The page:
Monday, July 18, 2011

A couple of Announcements

KIRTAN! In my home yoga studio on Saturday July 30th 7:30 PM with Michelle Angel. I understand that part of what she will bring to this event will be a trio of large gongs to create a "gong bath"!! If you find yourself in the greater Syracuse area, and are interested in attending, contact me and I'll help you get there. You can go to my web page at www.changeinmotionhealingarts.com to contact me.

Laughter Yoga: I am now leading the 8:00 laughter yoga line at 8:00 AM Eastern Time on Sunday, Monday, and Wednesday mornings, while Rebecca Foster takes a smiling breather from doing this every single day for something well over 2 years. If you would like to laugh with me dial into the line at: 712-432-3900; when prompted touch in: 6071292# If you want to laugh at other than 8:00 in the morning, you can dial into this line every single day at the top of 14 out of 24 hours every day and laugh with lots of different laughter leaders for anywhere from 12-20 minutes: Go to www.laughteryogaamerica.com for more information.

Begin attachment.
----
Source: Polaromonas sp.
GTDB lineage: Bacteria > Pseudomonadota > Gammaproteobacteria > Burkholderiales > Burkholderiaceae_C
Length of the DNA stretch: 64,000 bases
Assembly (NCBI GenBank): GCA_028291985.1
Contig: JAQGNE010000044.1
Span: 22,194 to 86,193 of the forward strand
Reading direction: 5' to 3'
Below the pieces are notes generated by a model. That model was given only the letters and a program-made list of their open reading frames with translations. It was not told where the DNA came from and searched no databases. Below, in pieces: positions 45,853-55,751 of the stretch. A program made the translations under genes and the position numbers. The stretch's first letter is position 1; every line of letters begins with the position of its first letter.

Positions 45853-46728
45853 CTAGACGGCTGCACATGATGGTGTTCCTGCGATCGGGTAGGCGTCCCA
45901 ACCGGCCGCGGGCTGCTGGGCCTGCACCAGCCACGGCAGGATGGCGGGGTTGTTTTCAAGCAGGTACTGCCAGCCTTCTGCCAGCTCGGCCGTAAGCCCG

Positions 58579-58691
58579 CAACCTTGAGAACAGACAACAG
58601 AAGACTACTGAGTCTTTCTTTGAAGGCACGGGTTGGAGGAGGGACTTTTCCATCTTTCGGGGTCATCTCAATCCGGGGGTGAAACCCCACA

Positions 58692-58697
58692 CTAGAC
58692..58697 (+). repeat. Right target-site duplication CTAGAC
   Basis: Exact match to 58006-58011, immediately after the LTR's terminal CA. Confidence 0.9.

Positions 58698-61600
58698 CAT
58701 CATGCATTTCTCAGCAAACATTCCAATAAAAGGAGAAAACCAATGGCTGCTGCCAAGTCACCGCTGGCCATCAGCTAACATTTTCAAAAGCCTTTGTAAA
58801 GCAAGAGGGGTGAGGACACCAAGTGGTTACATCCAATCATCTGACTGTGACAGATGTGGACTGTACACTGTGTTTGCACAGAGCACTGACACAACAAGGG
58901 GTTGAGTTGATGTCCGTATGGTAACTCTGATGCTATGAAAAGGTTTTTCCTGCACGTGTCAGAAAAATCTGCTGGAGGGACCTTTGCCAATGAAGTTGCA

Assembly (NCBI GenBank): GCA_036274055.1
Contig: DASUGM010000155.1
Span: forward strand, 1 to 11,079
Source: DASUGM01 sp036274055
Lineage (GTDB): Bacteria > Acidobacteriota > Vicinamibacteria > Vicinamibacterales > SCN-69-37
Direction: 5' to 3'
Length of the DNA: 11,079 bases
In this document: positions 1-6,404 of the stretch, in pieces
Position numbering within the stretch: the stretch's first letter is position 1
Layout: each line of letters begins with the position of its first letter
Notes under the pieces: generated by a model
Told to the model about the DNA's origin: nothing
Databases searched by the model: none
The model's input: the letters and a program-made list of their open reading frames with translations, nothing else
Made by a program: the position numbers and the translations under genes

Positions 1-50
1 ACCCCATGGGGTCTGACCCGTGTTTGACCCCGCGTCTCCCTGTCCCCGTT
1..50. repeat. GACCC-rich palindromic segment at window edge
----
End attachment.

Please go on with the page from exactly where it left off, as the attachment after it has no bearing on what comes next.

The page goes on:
9-11 10th year Anniversary Memorial concert at the Stanley Theater in Utica, NY on Sunday September 11, at 4:30 PM, under the direction of Charles Schneider. We will be singing Mozart's Requiem. Several choral groups from the greater Utica area are joining voices for this event. You will see me in the alto section standing (singing!) with my mother and my aunt!!


Thursday, July 7, 2011

Lessons in Buying a Used Car!

A lot of energy has been spent in the last month or more in finding and acquiring a used car for my daughter, who has been living in Africa for the last six months. She will be coming back State side soon, about to enter graduate school at Cornell. Ithaca is a very cool small city, that caters well to it’s large college population, but is still enough of a small city, that having a car will be quite useful for little things, like finding ones way down the hill to the other side of town to shop at the “Green Star”, local food co-op, and making the hour long trip home every now and again.